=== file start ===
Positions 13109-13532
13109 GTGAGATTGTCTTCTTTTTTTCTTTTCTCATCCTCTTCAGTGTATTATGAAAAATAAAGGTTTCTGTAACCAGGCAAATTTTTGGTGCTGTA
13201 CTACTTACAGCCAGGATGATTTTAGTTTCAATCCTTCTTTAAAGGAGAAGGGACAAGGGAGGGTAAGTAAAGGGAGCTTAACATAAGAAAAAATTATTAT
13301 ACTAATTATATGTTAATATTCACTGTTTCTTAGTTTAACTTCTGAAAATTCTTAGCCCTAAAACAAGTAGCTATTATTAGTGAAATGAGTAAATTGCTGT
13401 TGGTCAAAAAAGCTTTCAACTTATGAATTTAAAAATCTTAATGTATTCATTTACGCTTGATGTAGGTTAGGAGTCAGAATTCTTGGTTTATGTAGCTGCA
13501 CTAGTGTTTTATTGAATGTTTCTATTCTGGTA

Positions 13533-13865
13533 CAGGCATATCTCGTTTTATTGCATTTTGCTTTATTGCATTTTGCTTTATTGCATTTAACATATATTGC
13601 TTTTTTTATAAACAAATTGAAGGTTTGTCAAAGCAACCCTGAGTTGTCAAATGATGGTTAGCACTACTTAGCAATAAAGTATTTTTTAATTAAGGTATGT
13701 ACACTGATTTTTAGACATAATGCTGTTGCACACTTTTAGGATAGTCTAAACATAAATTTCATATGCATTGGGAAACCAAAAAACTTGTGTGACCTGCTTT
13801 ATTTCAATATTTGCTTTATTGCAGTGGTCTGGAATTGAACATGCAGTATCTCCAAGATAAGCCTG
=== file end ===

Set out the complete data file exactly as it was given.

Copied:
Positions 13109-13532
13109 GTGAGATTGTCTTCTTTTTTTCTTTTCTCATCCTCTTCAGTGTATTATGAAAAATAAAGGTTTCTGTAACCAGGCAAATTTTTGGTGCTGTA
13201 CTACTTACAGCCAGGATGATTTTAGTTTCAATCCTTCTTTAAAGGAGAAGGGACAAGGGAGGGTAAGTAAAGGGAGCTTAACATAAGAAAAAATTATTAT
13301 ACTAATTATATGTTAATATTCACTGTTTCTTAGTTTAACTTCTGAAAATTCTTAGCCCTAAAACAAGTAGCTATTATTAGTGAAATGAGTAAATTGCTGT
13401 TGGTCAAAAAAGCTTTCAACTTATGAATTTAAAAATCTTAATGTATTCATTTACGCTTGATGTAGGTTAGGAGTCAGAATTCTTGGTTTATGTAGCTGCA
13501 CTAGTGTTTTATTGAATGTTTCTATTCTGGTA

Positions 13533-13865
13533 CAGGCATATCTCGTTTTATTGCATTTTGCTTTATTGCATTTTGCTTTATTGCATTTAACATATATTGC
13601 TTTTTTTATAAACAAATTGAAGGTTTGTCAAAGCAACCCTGAGTTGTCAAATGATGGTTAGCACTACTTAGCAATAAAGTATTTTTTAATTAAGGTATGT
13701 ACACTGATTTTTAGACATAATGCTGTTGCACACTTTTAGGATAGTCTAAACATAAATTTCATATGCATTGGGAAACCAAAAAACTTGTGTGACCTGCTTT
13801 ATTTCAATATTTGCTTTATTGCAGTGGTCTGGAATTGAACATGCAGTATCTCCAAGATAAGCCTG